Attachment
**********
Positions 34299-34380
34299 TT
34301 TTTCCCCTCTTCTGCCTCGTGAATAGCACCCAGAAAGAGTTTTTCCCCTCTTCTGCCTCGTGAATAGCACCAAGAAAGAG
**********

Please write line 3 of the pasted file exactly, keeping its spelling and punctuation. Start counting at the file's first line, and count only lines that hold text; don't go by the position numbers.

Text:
34301 TTTCCCCTCTTCTGCCTCGTGAATAGCACCCAGAAAGAGTTTTTCCCCTCTTCTGCCTCGTGAATAGCACCAAGAAAGAG